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hi i wanted to convert the argv in ansi-c into int. i am not sure of a few things...

 int main(int argc, char* argv[])

let's assume my program is run as follows ./a input1 input2.

let's assume in this case that my input1 = 12345 and input2=67890

i don't want to use atoi. i wanted to convert it all by my own. for example when i call the argv[1] is it equal to only "12345" or is it possible that it may be " 12345 "? i.e. can it have spaces from any of its sides?

the problem with atoi and sscanf is that if my input1="0" and input1="abc"

then both atoi and sscanf would return 0, if i am wrong correct me... thanks!

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4  
Use strtol() instead of atoi() - it lets you detect that space. –  anon Jan 25 '10 at 17:47
1  
Could you elaborate why you don't want to use atoi? –  Peter Eisentraut Jan 25 '10 at 17:48
2  
@Peter With strtol() you can determine which character caused the conversion to fail (in this case a space) - you can't do that with atoi(). –  anon Jan 25 '10 at 17:54
1  
Can I upvote a comment for agreeing with me? Is that ethical? –  Chris Lutz Jan 25 '10 at 17:58
1  
It's thoroughly possible for an argument to have leading or trailing spaces: try printf(">%s<\n",argv[1]); with a.out " x " to see this in action. –  rampion Jan 25 '10 at 18:08

3 Answers 3

String-to-integer conversion in C standard library is performed by strtol function (or other functions from strto... group). Forget about atoi and sscanf - these functions provide no means for error detection and/or overflow protection.

Whether or not you may receive spaces around the argument depends on the system-specific conventions for passing leading and trailing spaces and, of course, on what was actually passed by the user. Normally, different OSes provide a way to pass these spaces if the user wants to do so. So it is really up to you to decide whether you consider such input correct or erroneous.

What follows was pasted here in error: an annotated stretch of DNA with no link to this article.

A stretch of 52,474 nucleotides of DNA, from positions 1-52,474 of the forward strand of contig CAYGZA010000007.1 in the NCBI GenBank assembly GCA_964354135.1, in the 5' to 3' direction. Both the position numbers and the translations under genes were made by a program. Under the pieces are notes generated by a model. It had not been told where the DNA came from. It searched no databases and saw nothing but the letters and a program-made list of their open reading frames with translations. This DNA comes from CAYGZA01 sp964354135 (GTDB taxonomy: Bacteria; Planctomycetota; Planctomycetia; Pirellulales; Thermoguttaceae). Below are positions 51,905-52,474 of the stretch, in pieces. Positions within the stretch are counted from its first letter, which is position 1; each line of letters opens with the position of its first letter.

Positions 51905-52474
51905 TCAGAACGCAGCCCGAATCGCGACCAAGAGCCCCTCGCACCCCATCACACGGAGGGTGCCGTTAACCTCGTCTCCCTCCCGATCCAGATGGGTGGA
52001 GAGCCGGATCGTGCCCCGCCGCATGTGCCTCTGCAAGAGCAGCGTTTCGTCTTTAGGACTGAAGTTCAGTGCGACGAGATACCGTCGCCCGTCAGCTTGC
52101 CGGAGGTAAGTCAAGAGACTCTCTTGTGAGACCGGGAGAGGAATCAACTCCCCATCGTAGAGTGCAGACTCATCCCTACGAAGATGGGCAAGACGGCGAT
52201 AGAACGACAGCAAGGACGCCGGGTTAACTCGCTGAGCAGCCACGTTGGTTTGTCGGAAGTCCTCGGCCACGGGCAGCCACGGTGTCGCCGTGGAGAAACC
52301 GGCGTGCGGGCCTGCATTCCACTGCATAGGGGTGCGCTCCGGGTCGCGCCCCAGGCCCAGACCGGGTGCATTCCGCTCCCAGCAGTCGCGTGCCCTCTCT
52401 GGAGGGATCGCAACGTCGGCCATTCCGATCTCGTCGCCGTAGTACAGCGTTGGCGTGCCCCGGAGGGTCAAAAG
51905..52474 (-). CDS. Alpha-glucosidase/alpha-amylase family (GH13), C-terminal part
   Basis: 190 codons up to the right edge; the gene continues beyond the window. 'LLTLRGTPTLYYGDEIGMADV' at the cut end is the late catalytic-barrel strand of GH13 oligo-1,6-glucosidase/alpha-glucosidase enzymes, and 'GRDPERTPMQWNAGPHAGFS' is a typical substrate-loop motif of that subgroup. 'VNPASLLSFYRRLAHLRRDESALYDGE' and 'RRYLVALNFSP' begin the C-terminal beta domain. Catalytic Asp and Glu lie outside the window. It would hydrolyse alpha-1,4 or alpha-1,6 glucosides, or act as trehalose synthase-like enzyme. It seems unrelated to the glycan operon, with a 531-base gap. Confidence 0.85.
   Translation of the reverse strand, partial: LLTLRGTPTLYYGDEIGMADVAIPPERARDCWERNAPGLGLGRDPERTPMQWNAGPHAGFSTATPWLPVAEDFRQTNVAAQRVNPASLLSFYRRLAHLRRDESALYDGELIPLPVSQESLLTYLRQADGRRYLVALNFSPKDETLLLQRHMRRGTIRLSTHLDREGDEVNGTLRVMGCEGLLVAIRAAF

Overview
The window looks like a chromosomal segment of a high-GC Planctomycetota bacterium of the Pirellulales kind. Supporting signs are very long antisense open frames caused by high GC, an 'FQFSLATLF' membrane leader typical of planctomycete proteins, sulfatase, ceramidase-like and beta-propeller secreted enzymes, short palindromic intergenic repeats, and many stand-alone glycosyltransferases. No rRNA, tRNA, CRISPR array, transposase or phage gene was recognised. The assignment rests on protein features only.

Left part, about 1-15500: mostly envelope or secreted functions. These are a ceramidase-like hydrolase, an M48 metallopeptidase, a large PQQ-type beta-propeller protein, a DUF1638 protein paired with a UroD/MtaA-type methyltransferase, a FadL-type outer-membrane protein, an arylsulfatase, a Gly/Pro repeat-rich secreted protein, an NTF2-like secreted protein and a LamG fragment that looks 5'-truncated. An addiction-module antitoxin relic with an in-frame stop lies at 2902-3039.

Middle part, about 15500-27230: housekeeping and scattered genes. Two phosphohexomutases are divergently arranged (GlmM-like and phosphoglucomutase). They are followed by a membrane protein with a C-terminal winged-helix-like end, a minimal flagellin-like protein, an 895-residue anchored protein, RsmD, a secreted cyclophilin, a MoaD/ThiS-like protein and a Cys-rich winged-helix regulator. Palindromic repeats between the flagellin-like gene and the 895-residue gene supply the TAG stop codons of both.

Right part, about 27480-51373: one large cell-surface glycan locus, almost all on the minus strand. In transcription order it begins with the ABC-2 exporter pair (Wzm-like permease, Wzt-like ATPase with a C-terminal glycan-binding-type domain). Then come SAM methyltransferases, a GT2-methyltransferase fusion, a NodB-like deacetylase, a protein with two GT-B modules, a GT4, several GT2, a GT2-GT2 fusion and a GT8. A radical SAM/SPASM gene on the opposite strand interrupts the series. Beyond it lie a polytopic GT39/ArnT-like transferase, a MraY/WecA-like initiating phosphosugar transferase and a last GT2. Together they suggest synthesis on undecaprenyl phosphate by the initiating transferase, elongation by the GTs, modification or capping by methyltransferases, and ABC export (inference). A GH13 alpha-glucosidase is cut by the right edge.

strtol will essentially allow (and ignore) leading and trailing spaces. Same is true for atoi and sscanf.

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If you really want to do this by yourself, you need to loop through the string, checking that each character is a digit. Let's assume you're using ASCII:

char *str = "624532";
int index = 0;
int value = 0;
while(str[index]) {
    if(str[index] >= 48 && str[index] < 58) {
        value = (value * 10) + (str[index] - 48);
    }
    index++;
}

Make sure you use a null-terminated string or this will run forever. It's also not going to be very helpful if your input is malformed.

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1  
Let's not assume you're using ASCII, but that the C standard guarantees that '0' through '9' will be consecutive, and that using '0' instead of 48 will be both more portable and more readable. But +1 for providing code that "works with caveats" and leaving the OP to learn how the code works in order to tweak it to his/her specific needs. –  Chris Lutz Jan 25 '10 at 18:11
    
Yup, that was my goal. You could also trivially adapt it to handle non consecutive digits and (less trivially) UTF8/16, but I felt that a basic outline would suffice. The lack of details leads me to suspect it is homework. –  David Kanarek Jan 25 '10 at 18:59
    
The example code doesn't deal with leading or trailing spaces - which of course constitute part of the exercise. –  Jonathan Leffler Jan 26 '10 at 8:01
    
Very true, I consider that part of malformed, perhaps I should have said it only works if your input is exactly a number, on the other hand coming from the command line, space is rather unusual. Thanks for pointing this out. –  David Kanarek Jan 26 '10 at 16:20

How about scanf then?

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2  
sscanf would be better, since the OP wants to read input from argv (a string), but since the *scanf functions use strtol to do their conversion, and atoi uses strtol too, the OP probably doesn't want to use this. I assumed (s)he wanted to hand-roll an atoi (for learning, I presume). –  Chris Lutz Jan 25 '10 at 17:51
    
I don't think the scanf() functions necessarily use strtol() et al - their error handling is (a lot) worse than the error handling in strtol(). –  Jonathan Leffler Jan 26 '10 at 8:00

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